HONOLULU by Alan Brennert

Book Quote:

“You have endured much. You have suffered much. You will suffer more, and you will endure that as well.  Is this not what it means to be Korean?”

Book Review:

Reviewed by Katherine Petersen (MAY 22, 2009)

At least at the beginning of the 20th century, Korean fathers prized their male children as they would carry on the family name. Female children, whose sole purpose is to serve their brothers, fathers and husbands, languish without an education. This partly explains how the protagonist in this novel was named Regret. Not satisfied with her lot, Regret longs to read, write, learn English and not live in the shadow of her male family members.

She jumps at the opportunity to move to Hawaii and marry a Korean man as a “picture bride.” Rumors abound that the streets of Hawaii are paved with gold and her husband-to-be has the wealth to provide her a better life. But when she and four other Korean girls arrive in Honolulu, they find themselves promised to shabbily dressed laborers. Regret’s best friend, Sunny, opts to return to Korea immediately, but Regret and her remaining three companions, raised under Confucian strictures, resign themselves to making the best of their circumstances. Much to Regret’s dismay, her new husband gambles away his wages but still expects her to buy food and prepare meals. When Regret starts to work in the fields to afford food, he beats her for embarrassing him.

Although she finds it difficult to go against Confucian values, Regret runs away from the cane fields to Honolulu proper, taking refuge as a seamstress with a community of prostitutes. She changes her name to Jin and fits in well, mostly because she doesn’t pass judgment on anyone. She shows the depth of her strength of spirit in her willingness to buck tradition.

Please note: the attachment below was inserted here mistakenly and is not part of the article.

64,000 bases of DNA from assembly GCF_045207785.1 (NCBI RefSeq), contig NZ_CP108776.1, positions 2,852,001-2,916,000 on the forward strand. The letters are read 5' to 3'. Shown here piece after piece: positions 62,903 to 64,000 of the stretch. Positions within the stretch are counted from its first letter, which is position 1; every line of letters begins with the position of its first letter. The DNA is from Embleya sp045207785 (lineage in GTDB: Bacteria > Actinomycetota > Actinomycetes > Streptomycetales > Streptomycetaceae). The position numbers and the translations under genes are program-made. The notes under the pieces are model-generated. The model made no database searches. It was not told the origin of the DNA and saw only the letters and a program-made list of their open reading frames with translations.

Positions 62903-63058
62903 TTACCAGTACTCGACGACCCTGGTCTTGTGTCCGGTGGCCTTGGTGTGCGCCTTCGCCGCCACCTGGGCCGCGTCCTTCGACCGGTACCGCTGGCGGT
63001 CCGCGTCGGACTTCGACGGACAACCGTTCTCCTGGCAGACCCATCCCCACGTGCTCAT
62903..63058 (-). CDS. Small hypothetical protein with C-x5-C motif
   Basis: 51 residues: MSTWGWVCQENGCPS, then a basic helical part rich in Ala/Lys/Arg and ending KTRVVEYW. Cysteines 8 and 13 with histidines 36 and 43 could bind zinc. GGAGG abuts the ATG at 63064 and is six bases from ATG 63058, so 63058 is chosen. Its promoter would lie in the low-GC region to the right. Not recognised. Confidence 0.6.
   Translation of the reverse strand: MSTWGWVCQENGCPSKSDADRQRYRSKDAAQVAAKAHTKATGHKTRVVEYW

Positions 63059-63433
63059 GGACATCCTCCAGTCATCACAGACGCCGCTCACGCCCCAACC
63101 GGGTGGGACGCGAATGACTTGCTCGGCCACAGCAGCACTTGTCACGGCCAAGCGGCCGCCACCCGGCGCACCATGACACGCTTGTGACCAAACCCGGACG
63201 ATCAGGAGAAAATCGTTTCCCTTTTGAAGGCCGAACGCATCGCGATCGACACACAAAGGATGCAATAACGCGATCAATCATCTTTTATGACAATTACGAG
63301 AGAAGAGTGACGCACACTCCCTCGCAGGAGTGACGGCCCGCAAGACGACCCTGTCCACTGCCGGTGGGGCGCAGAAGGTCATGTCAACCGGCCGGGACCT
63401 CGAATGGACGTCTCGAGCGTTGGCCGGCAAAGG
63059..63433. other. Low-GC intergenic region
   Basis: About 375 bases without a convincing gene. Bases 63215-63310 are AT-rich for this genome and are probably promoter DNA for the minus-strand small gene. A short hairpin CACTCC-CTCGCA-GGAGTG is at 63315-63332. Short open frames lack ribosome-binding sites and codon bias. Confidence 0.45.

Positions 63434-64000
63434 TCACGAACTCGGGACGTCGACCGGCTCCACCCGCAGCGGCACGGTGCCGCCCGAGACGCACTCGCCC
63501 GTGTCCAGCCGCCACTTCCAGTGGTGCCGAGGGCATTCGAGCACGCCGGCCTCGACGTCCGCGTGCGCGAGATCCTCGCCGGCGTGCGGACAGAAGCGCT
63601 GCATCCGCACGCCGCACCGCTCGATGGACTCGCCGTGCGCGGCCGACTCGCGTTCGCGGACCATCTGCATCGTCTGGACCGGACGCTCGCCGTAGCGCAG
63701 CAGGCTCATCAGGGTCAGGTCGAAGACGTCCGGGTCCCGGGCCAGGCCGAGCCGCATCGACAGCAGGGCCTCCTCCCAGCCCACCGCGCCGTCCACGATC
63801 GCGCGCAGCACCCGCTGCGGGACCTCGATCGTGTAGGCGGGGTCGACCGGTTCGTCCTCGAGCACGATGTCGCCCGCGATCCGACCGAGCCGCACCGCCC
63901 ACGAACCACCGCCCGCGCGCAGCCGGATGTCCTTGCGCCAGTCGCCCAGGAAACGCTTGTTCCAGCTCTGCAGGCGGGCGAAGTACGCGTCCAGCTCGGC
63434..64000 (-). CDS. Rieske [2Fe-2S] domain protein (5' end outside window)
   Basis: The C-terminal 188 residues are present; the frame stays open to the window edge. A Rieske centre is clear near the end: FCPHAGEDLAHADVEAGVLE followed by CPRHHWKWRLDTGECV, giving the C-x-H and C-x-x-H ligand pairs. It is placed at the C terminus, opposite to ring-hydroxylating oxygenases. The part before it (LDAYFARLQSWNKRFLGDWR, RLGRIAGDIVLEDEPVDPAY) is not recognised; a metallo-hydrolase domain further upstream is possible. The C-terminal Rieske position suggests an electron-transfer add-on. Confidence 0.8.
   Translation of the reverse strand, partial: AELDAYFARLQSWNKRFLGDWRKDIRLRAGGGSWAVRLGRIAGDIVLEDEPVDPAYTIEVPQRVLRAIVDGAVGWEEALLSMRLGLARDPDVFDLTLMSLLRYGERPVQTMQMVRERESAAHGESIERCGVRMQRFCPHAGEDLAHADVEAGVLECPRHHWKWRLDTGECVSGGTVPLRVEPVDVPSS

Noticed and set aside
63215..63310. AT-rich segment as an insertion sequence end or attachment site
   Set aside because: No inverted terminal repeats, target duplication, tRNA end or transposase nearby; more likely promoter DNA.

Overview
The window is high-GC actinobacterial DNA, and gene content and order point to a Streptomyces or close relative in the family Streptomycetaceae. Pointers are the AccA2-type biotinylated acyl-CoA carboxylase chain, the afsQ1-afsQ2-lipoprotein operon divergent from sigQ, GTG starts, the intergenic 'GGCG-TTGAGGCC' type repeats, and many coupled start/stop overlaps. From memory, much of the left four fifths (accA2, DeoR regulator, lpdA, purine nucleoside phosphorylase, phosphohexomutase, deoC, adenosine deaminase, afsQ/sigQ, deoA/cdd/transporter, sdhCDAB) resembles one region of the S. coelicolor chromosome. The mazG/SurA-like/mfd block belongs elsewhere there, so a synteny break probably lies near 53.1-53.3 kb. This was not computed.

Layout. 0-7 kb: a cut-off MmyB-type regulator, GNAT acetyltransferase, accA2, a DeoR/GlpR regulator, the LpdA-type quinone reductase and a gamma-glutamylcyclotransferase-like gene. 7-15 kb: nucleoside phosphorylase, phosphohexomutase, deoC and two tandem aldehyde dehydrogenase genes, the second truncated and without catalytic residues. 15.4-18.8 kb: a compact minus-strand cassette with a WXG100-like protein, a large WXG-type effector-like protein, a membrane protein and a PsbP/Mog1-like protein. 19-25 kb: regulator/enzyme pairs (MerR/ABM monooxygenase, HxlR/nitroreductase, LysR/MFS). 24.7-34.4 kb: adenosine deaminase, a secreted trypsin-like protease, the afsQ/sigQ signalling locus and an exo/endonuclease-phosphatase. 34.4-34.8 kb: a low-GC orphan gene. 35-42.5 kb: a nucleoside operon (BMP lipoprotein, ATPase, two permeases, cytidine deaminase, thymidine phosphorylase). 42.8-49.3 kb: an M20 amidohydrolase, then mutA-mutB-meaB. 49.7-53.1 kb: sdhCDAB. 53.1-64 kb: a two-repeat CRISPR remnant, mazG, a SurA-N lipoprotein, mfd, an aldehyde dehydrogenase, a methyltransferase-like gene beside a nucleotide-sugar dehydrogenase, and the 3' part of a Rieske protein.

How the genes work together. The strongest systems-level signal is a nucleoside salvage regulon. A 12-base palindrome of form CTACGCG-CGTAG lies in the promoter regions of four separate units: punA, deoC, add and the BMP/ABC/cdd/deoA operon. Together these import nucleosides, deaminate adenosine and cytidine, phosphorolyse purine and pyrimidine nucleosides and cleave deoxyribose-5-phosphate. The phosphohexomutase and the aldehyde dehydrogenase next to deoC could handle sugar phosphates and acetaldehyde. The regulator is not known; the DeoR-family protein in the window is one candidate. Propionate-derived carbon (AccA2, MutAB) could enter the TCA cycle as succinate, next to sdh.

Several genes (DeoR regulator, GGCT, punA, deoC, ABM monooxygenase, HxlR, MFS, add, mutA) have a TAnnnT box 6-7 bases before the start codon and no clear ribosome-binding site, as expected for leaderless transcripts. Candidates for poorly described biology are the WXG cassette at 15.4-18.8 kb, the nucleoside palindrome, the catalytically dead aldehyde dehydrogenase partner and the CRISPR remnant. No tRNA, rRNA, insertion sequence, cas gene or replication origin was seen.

Through Jin, Alan Brennert offers us a way to see into the life of an immigrant woman in early twentieth century Hawaii. She represents the lives of Chinese, Koreans and Japanese alike. While in Korea under Japanese rule, Jin and many Koreans despised them. But in America, she learns to make the distinction between Japanese and Japanese-American. This is just one example of her growth from a naive girl to a strong woman in both experience and spirit. Through Jin, we also experience racial tension between “locals” (including Hawaiians and Orientals alike) and the richer whites on the island.

Alan Brennert portrays a Hawaii rich with historical detail and vivid descriptions as he did with his previous novel about Hawaii, Moloka’i. He has chosen a strong character in Jin to describe the lives of many picture brides. Some became successful and some did not; some learned as they went along and some did not; but in using a character of such inner strength, he can show us the rewards for accepting challenges, overcoming barriers and making the best of one’s circumstances. He provides a large supporting cast of friends, employers and community members of all races, giving a bit of insight from different perspectives. I loved learning about the different traditions of Jin’s young life in Korea, but the middle and end of the books sometimes got bogged down in secondary characters and details, but not enough to take away from my enjoyment. Many of the stories and characters came from real life—especially some of the most flamboyant and heroic and fans of historical fiction will drink these up with gusto.

Brennert does meticulous research, and it shows in the rich descriptions of characters and places alike. It’s as easy to imagine Jin’s home in Korea, her boat trip in steerage to Honolulu and the hut she shared with her husband in the cane fields. Brennert has built a reputation on his fluid writing style and ability to share life experiences with his readers through the eyes of his characters, and Honolulu is no exception.

AMAZON READER RATING: stars-4-5from 448 readers
PUBLISHER: St. Martin’s Press; 1 edition (March 3, 2009)
REVIEWER: Katherine Petersen
AVAILABLE AS A KINDLE BOOK? YES! Start Reading Now!
AUTHOR WEBSITE: Alan Brennert
EXTRAS:
MORE ON MOSTLYFICTION: Read our review of

Bibliography:


May 22, 2009 · Judi Clark · No Comments
Tags: , , , ,  · Posted in: Facing History, Hawaii, Reading Guide, y Award Winning Author

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